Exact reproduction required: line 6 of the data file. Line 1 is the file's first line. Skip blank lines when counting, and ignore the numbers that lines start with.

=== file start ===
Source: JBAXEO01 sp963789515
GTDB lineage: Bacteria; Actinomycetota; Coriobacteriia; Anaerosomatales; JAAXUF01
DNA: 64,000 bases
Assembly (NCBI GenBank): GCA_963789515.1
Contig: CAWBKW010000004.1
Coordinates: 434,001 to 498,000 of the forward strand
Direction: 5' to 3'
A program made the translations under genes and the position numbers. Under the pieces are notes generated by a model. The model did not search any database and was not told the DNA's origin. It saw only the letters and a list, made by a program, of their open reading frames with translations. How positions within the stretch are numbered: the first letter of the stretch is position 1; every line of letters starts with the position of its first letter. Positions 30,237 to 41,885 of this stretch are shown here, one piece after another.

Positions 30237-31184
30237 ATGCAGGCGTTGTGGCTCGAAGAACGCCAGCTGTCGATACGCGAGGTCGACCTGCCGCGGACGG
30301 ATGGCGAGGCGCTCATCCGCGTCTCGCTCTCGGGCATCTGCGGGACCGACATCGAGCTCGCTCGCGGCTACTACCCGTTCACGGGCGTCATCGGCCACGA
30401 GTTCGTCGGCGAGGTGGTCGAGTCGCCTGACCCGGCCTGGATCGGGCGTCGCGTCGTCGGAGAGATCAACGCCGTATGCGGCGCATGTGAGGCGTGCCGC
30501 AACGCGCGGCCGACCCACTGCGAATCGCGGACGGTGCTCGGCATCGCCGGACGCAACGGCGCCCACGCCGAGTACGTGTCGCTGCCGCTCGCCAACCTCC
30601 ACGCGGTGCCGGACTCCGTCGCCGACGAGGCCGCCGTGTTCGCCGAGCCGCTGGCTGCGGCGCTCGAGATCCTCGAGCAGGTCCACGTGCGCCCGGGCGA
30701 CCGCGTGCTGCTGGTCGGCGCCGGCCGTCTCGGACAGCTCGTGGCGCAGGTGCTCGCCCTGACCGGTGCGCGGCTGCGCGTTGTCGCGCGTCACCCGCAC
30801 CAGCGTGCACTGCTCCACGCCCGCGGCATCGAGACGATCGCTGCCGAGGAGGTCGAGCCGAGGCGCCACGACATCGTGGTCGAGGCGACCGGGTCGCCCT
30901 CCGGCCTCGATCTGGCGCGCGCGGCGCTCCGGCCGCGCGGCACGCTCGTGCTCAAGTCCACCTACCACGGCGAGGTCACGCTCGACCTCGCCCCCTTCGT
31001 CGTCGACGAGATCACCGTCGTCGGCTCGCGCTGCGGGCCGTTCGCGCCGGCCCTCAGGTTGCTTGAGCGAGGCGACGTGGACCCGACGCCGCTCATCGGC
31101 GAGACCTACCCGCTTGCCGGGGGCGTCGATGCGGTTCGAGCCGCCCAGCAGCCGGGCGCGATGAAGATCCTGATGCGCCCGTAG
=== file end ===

Coordinates: 434,001 to 498,000 of the forward strand